Boris Johnson edges closer to Number 10 with each passing day, but what would his premiership mean for UK agriculture? Haydon Etherington takes a look.
Despite controversy over his personal life, Boris Johnson remains the favourite to succeed Theresa May next month.
However, due to a leadership race light on substance, little is known of the former Foreign Secretary’s policy platform.
So what would a Johnson premiership hold in store for agriculture?
Johnson’s most notable posts have been in City Hall and the Foreign Office, neither of which have lent themselves to detailed proposals on farming.
In the Commons, he has also had little to say on the matter.
Nevertheless, one area pertinent to Britain’s agriculture has never been far from his mind: Brexit.
The leadership hopeful pledged to deregulate the farming industry after Brexit.
Speaking to cattle farmers during the referendum campaign, Johnson said he wanted to ‘lift the burden’ on British farmers by reforming key EU rules on livestock.
He cited longstanding complaints from the National Sheep Association over controls on sheep with scrapie, a condition the association says poses ‘no evidence of a human health risk’.
This approach is at odds with key members of his inner circle.
Both Carrie Symonds, his partner and likely Number 10 advisor, and Zac Goldsmith, a high-profile supporter and former London Mayoral candidate, run the Conservative Animal Welfare Foundation.
The Foundation campaigns for more stringent labelling of animal products, as well as bans on cages and live exports.
With a strongly pro-welfare streak emerging at the heart of his government, Johnson will have to juggle his pledges on deregulation and the positions of the Conservative AWF.
Johnson has publicly-held contrasting opinions on farming subsidies.
As part of the Brexit campaign, he promised subsidies will ‘stay as they are’ outside the EU.
This pledge has not yet been realised, as farming subsidies are facing a planned phase-out by 2028.
Whether Johnson would reverse this decision is unclear.
The would-be Prime Minister has lambasted the EU’s Common Agricultural Policy.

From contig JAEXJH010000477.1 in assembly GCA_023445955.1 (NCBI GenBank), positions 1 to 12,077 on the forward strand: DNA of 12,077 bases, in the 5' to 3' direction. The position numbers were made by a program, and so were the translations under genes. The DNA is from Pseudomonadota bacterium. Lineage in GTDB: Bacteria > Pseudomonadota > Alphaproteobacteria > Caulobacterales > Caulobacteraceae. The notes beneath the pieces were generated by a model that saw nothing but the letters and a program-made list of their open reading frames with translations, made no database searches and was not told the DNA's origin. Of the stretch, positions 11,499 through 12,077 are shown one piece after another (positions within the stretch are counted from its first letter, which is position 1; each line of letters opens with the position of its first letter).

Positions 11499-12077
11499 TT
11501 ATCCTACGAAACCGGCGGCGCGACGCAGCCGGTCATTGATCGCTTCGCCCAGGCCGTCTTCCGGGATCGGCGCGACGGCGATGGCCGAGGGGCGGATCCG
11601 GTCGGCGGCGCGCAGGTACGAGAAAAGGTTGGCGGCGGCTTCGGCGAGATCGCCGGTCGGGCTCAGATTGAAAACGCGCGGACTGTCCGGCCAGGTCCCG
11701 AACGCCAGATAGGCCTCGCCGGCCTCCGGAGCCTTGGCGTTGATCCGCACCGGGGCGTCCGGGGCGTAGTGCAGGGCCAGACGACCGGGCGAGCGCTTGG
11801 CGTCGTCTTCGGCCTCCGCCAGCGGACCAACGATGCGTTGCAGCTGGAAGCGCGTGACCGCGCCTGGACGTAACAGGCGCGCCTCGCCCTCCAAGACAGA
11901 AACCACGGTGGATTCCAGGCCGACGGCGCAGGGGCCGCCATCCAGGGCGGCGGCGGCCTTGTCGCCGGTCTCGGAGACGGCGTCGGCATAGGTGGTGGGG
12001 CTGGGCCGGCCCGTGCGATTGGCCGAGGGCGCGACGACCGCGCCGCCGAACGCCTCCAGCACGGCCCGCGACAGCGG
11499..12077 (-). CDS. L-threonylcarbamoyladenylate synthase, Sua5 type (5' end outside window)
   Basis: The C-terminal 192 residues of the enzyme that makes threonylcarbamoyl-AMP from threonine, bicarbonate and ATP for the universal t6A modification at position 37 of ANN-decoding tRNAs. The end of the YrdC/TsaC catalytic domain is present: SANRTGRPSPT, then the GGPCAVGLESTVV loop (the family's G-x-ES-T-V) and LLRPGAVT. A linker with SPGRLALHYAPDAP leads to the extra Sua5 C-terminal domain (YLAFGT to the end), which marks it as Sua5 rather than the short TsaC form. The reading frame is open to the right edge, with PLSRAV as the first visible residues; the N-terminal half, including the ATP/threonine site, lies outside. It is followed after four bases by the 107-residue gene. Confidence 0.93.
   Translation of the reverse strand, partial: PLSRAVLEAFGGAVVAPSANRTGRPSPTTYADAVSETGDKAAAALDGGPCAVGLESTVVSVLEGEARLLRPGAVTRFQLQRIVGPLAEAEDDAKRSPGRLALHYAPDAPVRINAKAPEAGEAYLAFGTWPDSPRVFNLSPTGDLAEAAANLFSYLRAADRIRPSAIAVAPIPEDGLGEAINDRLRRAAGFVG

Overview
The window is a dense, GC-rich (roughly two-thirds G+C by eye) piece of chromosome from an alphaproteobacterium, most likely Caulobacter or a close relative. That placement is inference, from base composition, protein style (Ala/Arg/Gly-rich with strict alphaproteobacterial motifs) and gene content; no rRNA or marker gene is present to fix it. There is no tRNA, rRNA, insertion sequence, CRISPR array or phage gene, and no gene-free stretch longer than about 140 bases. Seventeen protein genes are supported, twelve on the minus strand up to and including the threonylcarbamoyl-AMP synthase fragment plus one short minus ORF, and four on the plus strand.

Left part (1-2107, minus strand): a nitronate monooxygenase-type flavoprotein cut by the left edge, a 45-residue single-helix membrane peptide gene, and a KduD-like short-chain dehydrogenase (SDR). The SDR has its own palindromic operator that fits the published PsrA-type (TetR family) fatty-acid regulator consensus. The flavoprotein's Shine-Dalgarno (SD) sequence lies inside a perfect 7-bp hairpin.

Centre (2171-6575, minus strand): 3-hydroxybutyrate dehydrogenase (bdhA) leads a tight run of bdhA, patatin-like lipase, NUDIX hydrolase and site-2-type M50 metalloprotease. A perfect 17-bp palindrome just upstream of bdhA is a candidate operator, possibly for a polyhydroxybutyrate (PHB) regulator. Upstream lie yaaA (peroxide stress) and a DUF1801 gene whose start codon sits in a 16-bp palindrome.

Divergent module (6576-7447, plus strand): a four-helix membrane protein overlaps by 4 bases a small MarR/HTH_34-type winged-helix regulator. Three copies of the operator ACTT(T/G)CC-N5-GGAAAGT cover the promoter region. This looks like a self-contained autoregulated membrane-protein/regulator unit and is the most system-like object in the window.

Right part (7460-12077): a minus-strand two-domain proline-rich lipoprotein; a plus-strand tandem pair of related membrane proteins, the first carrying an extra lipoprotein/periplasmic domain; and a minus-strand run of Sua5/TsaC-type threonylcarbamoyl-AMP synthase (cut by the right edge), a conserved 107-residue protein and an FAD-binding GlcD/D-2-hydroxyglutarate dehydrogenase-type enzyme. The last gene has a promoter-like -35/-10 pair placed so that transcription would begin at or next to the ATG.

Standing in opposition to the scheme, he cited the TaxPayers’ Alliance claim that the subsidies cost the average Briton £400 a year in food costs.
To reconcile these stances, Johnson may follow some of his backers, such as Scottish Conservative Colin Clark, in calling for a reformed subsidy system.
According to the NFU, only around 1 per cent of seasonal agricultural workers are British; the vast majority come from EU countries.
Government policy of extending 2,500 seasonal visas to non-EU workers has been met with calls for more to be done.
Johnson has previously said he could relax migration restrictions for European workers, which may be necessary when leaving the EU.
However, the leadership contender’s move towards a hard Brexit will likely collide with the need for temporary farm workers in the near future.
If Johnson is to put forward an amended version of the Withdrawal Agreement, there would be minor disruption for British farmers.
The AHDB have said May’s deal would have minimised disruption for trade, but caused a net loss for farmers of 3-8 per cent.
On the other hand, Johnson may push the UK towards no deal, a move he says is ‘eminently feasible’.
In this instance, British agriculture would suffer tariffs of up to 84 per cent on beef, 57 per cent on cheese and 53 per cent on wheat.
Supporters insist Article 24 of the General Agreement on Tariffs and Trade (GATT) can be enacted, a piece of international law which would keep tariffs at 0 per cent while trade deals are being negotiated.
But trade experts and the Governor of the Bank of England have said this is not true.
Haydon can be found tweeting at @haydon_e